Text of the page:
Please rotate your device

Boroughbury Barns



Godfrey of Croyland, Abbot of Peterborough is credited with building the farm that became known as Boroughbury, in what is now the southern end of Lincoln Road. He built a house, a dovecot, two large ponds and a water mill, as well as two large barns, which are thought to date from around 1320. One of the barns was said to have been destroyed in the Civil War, but the other survived until 1892, when it was pulled down and replaced by the Rothesay Villas, which incorporated some of the stone. W.D. Sweeting commented that the barn resembled 'a wooden church with aisles'.

The Death of Thomas Deacon and the Birth of a S...



Thomas Deacon is best known by his eponymous school, but his story was one of charity. Born in 1651, Deacon was a wealthy man. He owned many lands including Willow Hall near Thorney and lived for a time in Boroughbury Manor. He was a wool merchant, as much of the gentry were in the city, profiting from wool or fleece produced in the area. As one of the Feoffees he offered wool to the poor to provide an income. The poor were able to gain money for spinning the wool, which helped them out of poverty. Upon his death in 1721 he left a gift of money known as a legacy, which would pay for an education for 20 poor boys. At that time only the rich could afford an education, so this was a generous gift.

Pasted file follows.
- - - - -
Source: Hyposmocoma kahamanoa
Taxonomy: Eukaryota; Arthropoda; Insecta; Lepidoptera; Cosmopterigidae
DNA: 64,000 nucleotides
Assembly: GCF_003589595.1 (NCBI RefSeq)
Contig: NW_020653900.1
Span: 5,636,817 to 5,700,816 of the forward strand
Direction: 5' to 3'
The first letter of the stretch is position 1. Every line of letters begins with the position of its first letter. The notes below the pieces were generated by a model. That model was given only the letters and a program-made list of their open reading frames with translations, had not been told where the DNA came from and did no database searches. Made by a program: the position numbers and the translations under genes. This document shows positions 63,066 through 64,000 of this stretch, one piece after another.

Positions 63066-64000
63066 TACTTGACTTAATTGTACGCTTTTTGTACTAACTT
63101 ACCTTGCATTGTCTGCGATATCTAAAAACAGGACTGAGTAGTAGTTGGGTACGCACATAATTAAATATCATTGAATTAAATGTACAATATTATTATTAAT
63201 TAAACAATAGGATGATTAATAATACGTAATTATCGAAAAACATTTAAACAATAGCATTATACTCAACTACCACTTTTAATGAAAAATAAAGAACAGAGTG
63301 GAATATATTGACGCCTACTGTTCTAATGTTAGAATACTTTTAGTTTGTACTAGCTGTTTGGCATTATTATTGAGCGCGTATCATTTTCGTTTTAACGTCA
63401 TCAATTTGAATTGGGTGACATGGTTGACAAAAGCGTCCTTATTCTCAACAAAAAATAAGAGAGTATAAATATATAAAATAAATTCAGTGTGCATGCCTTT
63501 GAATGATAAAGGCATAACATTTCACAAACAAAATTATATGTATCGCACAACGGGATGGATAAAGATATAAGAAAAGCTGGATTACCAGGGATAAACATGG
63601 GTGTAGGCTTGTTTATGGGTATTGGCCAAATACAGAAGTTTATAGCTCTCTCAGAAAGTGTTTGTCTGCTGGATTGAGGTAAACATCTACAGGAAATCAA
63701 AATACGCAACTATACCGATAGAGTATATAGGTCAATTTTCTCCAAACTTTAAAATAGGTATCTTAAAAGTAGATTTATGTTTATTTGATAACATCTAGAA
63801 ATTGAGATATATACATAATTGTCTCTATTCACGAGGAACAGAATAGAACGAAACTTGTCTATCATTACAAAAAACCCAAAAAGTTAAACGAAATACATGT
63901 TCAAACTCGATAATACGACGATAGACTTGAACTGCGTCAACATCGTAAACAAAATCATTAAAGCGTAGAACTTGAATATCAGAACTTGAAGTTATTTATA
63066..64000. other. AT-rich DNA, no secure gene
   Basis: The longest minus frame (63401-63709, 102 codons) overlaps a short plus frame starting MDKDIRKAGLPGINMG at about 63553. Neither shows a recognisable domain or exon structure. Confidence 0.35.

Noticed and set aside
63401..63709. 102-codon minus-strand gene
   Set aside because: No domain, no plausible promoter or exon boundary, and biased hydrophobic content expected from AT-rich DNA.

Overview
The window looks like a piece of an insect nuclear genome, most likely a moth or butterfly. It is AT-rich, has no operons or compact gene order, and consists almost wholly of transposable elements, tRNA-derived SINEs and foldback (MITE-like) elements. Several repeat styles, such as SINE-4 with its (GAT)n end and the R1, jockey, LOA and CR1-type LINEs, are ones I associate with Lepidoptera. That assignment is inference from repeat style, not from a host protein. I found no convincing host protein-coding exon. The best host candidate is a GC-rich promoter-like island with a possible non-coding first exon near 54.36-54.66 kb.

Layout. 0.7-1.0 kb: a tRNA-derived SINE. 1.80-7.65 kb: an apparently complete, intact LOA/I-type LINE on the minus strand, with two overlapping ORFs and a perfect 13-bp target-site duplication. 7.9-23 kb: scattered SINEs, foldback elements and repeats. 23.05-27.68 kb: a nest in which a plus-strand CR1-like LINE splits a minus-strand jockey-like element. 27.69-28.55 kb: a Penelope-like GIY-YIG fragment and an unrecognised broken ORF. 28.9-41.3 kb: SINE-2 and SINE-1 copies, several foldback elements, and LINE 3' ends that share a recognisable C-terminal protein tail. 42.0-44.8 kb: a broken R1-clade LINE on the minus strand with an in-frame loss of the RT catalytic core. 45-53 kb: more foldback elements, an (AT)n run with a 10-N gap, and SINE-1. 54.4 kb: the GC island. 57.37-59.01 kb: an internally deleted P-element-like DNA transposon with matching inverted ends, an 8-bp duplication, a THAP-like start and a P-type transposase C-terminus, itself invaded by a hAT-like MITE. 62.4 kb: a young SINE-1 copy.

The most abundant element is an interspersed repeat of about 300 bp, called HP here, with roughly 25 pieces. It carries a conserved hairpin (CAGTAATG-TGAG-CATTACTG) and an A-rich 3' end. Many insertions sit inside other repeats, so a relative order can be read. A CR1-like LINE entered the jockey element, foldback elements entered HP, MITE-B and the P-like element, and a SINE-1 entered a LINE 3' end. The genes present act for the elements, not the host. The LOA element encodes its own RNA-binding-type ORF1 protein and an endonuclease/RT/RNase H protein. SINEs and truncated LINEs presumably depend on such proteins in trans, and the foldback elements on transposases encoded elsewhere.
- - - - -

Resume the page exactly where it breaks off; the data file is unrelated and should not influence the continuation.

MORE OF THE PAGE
Deacon's Legacy
Thomas Deacon's school was originally sited on Cowgate, where a blue plaque has been placed. The school remained there until 1883 when it moved to Deacon Street and later to Queen's Gardens off Park Road. Thankfully it now educates both boys and girls. The Thomas Deacon Foundation continue to offer educational opportunities in the form of scholarships at Thomas Deacon Academy. A large effigy of Thomas Deacon resides in Peterborough Cathedral amongst the good and great of the city.